Permafrost, a frozen layer of soil beneath the ground, is thawing as temperatures rise in the Arctic, potentially reawakening viruses that have lain dormant for thousands of years and posing a threat to animal and human health.
Despite the low likelihood of a pandemic being triggered by a disease from the past, scientists warn that the threat is being greatly underestimated. It is also possible that chemical and radioactive waste from the Cold War, which could be harmful to wildlife and disrupt ecosystems, would be released during thaws.
“There’s a lot going on with the permafrost that’s of concern, and (it) really shows why it’s super important that we keep as much of the permafrost frozen as possible,” said Kimberley Miner, a climate scientist at NASA’s Jet Propulsion Laboratory at the California Institute of Technology in Pasadena.
The Arctic tundra and boreal forests of Alaska, Canada, and Russia have been supported by permafrost for millennia, and it currently covers a fifth of the Northern Hemisphere. It’s like opening a time capsule, as it contains not only ancient viruses but also the mummified remains of several extinct animals that scientists have recently unearthed and studied. These include two cave lion cubs and a woolly rhino.
Permafrost is advantageous as a storage medium not only because it is cold, but also because it is an oxygen-free environment that is not exposed to light. The top layer of permafrost is melting as a result of the Arctic warming up to four times faster than the rest of the planet.
Scientists at the Aix-Marseille University School of Medicine in Marseille, France, led by Emeritus Professor of Medicine and Genomics Jean-Michel Claverie, have tested soil samples from Siberian permafrost to determine whether or not any viral particles contained therein are still infectious. There are “zombie viruses,” which he seeks and discovers.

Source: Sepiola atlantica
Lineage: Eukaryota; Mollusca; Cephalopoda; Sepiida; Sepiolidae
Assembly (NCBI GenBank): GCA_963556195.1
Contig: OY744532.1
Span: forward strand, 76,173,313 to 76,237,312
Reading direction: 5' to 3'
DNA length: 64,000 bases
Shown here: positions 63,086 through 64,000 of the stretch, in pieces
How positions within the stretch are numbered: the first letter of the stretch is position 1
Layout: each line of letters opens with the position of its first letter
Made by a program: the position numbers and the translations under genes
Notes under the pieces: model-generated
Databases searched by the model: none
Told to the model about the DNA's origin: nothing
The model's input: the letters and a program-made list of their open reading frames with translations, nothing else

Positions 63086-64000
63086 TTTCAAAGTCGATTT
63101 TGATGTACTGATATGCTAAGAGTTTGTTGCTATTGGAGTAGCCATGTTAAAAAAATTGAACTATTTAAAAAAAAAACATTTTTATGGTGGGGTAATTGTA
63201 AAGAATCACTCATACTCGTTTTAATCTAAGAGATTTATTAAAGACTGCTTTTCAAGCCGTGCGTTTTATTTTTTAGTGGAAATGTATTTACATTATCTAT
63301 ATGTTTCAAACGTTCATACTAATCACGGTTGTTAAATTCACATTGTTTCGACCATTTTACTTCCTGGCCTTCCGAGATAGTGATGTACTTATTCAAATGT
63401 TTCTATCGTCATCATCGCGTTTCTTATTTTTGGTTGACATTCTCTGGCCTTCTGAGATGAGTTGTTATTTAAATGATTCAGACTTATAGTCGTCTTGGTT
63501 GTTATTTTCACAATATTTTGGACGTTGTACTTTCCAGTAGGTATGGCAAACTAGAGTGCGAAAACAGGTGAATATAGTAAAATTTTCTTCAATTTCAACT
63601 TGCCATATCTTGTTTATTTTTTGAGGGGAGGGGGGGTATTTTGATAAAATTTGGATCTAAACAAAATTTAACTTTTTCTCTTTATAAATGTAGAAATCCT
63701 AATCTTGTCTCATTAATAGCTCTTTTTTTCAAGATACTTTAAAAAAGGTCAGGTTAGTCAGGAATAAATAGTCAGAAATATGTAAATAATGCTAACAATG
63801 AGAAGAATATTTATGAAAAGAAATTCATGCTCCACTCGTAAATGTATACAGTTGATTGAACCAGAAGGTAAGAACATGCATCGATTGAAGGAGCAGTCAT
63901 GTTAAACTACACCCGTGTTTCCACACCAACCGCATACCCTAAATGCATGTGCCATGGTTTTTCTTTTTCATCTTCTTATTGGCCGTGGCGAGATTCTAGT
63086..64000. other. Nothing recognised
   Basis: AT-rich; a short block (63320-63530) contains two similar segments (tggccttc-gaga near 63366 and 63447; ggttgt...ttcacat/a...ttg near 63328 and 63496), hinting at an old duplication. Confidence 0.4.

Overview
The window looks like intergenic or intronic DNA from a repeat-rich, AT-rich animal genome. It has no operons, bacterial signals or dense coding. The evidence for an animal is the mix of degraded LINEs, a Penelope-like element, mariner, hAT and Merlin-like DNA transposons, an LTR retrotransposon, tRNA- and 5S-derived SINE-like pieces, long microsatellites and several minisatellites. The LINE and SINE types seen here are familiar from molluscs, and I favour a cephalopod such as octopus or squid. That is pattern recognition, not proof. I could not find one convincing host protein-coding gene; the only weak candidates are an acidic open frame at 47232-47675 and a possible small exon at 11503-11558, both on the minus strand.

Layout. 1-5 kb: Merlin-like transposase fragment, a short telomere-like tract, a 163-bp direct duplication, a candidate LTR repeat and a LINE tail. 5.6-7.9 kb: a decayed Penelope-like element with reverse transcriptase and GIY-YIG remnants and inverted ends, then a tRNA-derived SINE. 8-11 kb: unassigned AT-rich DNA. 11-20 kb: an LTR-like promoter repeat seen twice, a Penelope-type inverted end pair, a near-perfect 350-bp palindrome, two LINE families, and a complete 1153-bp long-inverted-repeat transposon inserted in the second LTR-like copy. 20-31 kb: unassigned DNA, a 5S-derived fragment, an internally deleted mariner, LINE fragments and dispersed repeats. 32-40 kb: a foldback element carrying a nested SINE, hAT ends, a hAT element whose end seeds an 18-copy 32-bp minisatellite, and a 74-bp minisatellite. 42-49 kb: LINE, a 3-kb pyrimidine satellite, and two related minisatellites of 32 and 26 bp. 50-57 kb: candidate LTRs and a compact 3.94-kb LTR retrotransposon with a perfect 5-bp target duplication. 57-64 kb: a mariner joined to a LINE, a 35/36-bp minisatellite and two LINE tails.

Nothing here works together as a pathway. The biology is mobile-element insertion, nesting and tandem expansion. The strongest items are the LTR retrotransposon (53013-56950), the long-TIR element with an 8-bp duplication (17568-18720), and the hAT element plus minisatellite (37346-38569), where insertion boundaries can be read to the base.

To use a cliche, permafrost is a time capsule.
The Arctic’s tundra and boreal forests have survived for centuries thanks to permafrost, which covers 20% of the Northern Hemisphere. It’s like opening a time capsule, because inside you’ll find not only ancient viruses but also the perfectly preserved skeletons of long-lost animals like woolly rhinos and cave lion cubs.
Due to its inaccessibility to oxygen and sunlight, permafrost makes for an excellent storage medium. To the contrary, Nature reports that Arctic temperatures are increasing up to four times faster than global averages, thus weakening the outermost layer.
Retroviruses with a 48,500-year revival history
Reviving a virus from permafrost that had been dormant for 30,000 years required introducing it into cultured cells, which Jean-Michel Claverie and his team were able to accomplish in 2014. To play it safe, he researched a virus that only infected single-celled amoebas.
In 2015, he performed the same test again, this time with a different strain of virus. Claverie and his team isolated multiple ancient virus strains from seven sites in Siberian permafrost, and their findings were published on February 18 in Viruses.
Amoeba cells in culture were infected by each strain. Five new virus families were represented by the most recent strains, in addition to the two he had previously resurrected.
Between the oldest virus and the youngest virus, there was a difference of nearly 48,500 years. The youngest virus was found by Claverie and his team in a woolly mammoth’s bones.
Dangerous to the community’s health
That amoeba-infecting viruses can survive deep freeze testing suggests a serious issue, says Jean-Michel Claverie.
Because of this, Claverie worries that his findings will be dismissed as a scientific curiosity rather than the serious public health risk that the revival of long-extinct viruses represents.
He theorises that any other viruses that might be in the permafrost are just like the ones that infect amoebas.